Moscow’s Bolshoi Theater has published a list of its ballets to be broadcast online on YouTube next season. The first to go online on March 11 will be Adam’s "Corsair" on the theater’s revamped historical main stage.
YouTube is the world’s biggest video hosting with more than 20 million Russian visiting it every month.
Ten years ago, a French company began recording Bolshoi’s ballet productions. In 2010, it joined a project designed to bring opera and ballet performances to movie goers live from the world’s leading stages. The idea was a great success with the project now comprising more than 1,000 movie theaters in France and other countries.
Bolshoi’s Deputy General Director Anton Getman hailed the initiative:
"Our audience has expanded by dozens of times over the past two years. The audience of an online broadcast is 70 times that of the Bolshoi’s seating capacity. The enlightenment purposes, humanitarian values and integration interests we have been pursuing have fully justified themselves. When we were launching this project, I was asked: ‘Aren’t you afraid that people will stop buying theater tickets because they can now watch a performance live on a movie screen?’ But nothing of the sort has happened. The trend is just the opposite. Last March, we broadcast the Flames of Paris live to France. Two years later, we showed it in Paris, while on tour, and the tickets had been sold within a couple of days."
Another of Bolshoi’s ballets to go on YouTube and movie screens live this spring is the “Bright Spring” to music by Shostakovich. It will be followed by the summer transmission of Glazunov’s Raymonda. And in autumn we will broadcast Desyatnikov’s “Lost Illusions” based on Honore de Balzac’s novel of the same name as well as the lavishly decorated historical drama “The Pharaoh’s Daughter” staged by legendary Marius Petipa. Next year, YouTube visitors and movie goers will be treated to two classical ballets – Minkus’s La Bayadere and Stravinsky’s “The Rite of Spring” - and Prokofiev’s “Romeo and Juliet”. Even though the transmission time in some parts of the world is not always convenient for the local folks, the house is full. Anton Getman:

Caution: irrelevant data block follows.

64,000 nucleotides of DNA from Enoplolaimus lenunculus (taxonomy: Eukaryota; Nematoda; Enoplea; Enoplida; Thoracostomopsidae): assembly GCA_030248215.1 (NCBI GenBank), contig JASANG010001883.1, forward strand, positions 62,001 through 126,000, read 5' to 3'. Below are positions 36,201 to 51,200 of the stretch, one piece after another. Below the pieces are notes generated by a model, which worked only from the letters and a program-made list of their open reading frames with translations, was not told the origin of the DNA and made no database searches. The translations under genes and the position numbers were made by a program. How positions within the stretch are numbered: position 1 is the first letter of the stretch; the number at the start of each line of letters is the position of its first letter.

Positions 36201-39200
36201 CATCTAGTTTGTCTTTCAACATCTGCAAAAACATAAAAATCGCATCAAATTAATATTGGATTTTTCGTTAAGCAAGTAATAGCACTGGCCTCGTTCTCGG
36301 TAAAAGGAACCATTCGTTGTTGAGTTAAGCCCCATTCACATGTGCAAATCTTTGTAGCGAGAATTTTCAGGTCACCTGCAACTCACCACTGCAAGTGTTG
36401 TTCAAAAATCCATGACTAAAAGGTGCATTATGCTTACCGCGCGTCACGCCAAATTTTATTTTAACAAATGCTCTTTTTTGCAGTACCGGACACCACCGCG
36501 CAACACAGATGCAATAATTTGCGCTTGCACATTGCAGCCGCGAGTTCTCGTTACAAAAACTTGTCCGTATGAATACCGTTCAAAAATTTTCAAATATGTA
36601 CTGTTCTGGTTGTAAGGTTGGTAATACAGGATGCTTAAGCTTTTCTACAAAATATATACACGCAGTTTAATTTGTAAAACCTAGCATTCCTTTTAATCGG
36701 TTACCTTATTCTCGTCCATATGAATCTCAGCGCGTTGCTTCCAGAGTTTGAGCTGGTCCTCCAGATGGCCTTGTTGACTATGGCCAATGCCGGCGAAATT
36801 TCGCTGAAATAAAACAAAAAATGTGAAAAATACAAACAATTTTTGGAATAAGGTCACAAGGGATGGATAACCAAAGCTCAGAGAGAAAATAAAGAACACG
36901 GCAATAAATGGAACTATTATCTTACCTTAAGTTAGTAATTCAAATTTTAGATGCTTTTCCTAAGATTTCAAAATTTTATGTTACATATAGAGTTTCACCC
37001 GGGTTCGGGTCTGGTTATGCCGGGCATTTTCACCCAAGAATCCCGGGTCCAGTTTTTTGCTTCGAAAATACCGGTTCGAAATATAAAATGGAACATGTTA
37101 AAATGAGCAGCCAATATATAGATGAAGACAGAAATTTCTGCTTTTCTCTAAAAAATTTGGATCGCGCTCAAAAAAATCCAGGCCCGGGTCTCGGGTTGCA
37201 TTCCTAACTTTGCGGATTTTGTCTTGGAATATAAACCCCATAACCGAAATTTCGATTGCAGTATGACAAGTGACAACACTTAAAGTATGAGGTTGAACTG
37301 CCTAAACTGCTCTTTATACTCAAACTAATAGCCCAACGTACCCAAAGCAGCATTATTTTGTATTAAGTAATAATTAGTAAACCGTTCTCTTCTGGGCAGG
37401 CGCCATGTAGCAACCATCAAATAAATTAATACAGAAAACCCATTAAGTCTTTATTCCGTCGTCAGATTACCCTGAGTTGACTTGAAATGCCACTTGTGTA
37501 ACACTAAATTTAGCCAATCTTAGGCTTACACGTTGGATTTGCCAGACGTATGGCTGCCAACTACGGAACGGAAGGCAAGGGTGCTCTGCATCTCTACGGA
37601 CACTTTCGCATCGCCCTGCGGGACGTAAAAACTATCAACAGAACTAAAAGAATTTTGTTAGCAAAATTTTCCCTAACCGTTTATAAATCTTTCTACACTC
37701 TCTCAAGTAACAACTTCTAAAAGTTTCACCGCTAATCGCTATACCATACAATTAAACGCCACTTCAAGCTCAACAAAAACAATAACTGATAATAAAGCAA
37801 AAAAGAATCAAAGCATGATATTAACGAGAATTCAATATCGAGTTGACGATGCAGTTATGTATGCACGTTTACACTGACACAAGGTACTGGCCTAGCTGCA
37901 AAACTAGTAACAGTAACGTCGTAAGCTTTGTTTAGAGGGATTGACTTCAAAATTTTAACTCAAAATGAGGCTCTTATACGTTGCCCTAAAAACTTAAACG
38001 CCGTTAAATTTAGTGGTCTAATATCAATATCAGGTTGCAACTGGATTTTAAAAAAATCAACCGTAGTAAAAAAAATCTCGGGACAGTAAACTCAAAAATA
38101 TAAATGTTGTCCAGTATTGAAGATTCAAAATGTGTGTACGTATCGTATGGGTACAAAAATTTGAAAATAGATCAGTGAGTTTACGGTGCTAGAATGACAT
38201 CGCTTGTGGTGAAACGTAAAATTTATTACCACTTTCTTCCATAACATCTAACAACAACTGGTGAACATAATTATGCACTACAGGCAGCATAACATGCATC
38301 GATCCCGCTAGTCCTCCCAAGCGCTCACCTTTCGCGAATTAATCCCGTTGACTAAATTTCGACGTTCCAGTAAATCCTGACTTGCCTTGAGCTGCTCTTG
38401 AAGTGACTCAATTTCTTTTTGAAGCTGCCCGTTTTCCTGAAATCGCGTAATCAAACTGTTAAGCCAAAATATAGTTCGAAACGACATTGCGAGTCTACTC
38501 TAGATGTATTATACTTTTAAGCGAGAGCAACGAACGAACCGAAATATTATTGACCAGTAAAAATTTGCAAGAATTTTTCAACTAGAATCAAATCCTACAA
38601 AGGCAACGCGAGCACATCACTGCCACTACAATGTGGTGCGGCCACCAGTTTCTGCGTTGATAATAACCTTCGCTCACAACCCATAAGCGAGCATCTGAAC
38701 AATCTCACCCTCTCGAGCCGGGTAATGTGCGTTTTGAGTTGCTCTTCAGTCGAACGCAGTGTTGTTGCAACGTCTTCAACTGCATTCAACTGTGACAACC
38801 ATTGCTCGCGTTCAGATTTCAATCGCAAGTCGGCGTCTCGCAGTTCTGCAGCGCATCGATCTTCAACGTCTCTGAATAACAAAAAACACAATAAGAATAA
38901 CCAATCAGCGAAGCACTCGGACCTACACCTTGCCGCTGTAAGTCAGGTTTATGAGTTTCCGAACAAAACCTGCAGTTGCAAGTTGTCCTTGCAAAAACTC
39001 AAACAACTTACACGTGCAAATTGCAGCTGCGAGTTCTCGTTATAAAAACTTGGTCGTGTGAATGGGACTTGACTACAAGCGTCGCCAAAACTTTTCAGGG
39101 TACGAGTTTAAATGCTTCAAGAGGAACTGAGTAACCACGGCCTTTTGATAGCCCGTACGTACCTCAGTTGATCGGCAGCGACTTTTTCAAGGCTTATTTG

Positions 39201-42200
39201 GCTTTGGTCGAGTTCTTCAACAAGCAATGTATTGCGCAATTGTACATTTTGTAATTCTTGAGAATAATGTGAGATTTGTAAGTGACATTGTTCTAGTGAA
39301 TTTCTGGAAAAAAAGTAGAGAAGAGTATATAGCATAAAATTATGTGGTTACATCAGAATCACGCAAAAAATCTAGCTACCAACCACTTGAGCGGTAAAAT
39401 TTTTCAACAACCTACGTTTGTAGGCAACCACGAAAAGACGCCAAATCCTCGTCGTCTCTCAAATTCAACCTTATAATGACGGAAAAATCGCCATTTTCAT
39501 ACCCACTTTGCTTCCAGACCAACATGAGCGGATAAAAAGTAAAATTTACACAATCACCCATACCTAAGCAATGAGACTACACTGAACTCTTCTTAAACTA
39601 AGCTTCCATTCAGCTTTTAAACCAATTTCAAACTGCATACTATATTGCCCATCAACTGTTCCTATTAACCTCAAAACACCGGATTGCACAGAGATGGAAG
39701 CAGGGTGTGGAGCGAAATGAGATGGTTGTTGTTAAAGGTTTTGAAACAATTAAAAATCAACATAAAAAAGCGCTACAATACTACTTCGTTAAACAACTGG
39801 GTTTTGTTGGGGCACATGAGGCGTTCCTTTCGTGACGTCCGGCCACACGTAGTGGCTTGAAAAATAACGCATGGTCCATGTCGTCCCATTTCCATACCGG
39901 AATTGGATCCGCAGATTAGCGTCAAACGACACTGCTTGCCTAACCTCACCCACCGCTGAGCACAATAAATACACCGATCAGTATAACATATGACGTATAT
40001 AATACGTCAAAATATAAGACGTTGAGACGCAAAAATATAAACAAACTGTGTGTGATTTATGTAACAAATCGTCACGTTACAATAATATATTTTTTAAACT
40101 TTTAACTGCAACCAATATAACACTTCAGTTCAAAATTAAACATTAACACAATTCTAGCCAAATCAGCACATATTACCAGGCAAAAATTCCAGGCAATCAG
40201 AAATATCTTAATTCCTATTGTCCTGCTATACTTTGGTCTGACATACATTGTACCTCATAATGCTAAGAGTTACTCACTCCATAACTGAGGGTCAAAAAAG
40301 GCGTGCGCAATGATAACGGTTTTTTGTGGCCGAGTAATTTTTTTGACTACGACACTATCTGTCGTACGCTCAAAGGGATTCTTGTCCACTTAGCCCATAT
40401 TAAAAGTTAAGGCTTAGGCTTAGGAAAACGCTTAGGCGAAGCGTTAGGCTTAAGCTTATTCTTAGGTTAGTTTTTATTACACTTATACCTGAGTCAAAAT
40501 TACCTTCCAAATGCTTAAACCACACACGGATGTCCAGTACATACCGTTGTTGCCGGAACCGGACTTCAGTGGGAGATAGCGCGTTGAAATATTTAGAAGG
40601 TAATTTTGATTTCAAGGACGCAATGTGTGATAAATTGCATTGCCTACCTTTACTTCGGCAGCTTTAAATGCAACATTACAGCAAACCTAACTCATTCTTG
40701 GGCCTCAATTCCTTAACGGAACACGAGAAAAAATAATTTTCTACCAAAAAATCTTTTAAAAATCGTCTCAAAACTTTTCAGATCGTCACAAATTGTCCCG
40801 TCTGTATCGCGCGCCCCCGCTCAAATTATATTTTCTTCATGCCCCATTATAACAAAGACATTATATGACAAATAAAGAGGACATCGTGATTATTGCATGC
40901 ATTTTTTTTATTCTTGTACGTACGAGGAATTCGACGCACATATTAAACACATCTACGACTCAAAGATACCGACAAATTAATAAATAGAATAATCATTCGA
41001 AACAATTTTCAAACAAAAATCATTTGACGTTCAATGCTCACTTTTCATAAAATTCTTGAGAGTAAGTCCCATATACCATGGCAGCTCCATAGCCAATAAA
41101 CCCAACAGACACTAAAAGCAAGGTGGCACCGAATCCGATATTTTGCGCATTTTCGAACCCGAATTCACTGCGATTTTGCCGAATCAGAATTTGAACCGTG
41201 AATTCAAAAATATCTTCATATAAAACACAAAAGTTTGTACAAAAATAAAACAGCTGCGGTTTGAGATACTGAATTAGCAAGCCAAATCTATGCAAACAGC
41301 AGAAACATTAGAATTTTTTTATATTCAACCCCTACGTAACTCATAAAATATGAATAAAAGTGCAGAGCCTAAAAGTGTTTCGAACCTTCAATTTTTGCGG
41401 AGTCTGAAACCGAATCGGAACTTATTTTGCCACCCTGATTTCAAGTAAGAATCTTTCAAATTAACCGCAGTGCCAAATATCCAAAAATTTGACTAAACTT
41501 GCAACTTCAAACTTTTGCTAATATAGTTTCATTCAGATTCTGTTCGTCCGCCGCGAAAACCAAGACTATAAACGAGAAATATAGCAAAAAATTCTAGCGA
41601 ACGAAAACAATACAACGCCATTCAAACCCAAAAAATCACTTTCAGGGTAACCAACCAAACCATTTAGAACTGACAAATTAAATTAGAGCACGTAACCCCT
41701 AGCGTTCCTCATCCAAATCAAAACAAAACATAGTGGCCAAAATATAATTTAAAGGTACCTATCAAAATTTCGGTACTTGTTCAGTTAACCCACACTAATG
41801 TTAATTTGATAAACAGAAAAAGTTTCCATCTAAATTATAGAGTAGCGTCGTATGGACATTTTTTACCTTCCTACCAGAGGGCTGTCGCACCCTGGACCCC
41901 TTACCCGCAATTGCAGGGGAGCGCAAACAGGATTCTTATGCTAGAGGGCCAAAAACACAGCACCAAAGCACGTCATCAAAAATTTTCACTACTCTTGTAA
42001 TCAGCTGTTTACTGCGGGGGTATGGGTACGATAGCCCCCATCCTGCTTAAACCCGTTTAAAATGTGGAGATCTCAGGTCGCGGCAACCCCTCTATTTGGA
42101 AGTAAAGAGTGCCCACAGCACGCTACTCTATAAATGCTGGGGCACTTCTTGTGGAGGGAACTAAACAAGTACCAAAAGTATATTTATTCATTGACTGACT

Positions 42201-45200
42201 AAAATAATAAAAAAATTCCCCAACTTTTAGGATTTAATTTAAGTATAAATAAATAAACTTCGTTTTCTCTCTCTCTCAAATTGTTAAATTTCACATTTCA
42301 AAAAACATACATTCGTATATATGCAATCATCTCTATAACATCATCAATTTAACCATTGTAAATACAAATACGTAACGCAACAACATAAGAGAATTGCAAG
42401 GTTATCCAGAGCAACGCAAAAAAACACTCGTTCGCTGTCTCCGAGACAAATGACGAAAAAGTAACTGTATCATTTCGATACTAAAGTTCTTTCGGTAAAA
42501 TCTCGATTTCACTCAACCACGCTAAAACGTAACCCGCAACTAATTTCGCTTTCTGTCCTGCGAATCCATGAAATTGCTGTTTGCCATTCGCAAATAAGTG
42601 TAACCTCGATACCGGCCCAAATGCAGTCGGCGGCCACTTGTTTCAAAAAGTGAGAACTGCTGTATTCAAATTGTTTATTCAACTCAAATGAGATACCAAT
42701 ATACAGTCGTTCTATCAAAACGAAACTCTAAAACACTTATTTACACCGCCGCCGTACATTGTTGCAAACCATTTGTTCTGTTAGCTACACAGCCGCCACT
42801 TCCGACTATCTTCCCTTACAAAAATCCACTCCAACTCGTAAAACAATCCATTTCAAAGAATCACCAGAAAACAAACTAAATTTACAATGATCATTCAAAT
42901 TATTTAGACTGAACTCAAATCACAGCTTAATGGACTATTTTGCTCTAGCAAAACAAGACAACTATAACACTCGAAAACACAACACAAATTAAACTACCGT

"For example in Sao Paulo ballet lovers will have to come to a movie house at 8 in the morning to be able to watch, say, “The Nutcracker”. We always broadcast our ballets on Sunday when most people aren’t working. A strange thing occurs in the movie hall: the audience sort of identifies itself with the audience in Bolshoi, applauding where Bolshoi’s spectators applaud and standing up and shouting ‘Bravo’ as if they were at the theater. What struck me most was that when we were broadcasting the gala marking the reopening of Bolshoi’s historical stage, many of those who came to watch it on screen were wearing evening gowns and dinner jackets."
The Bel Air Media company that owns the exclusive rights to broadcast Bolshoi’s productions does its best to give the audience an illusion of visiting Bolshoi by showing both the stage and the hall as well as what’s happens behind the scenes during the intervals.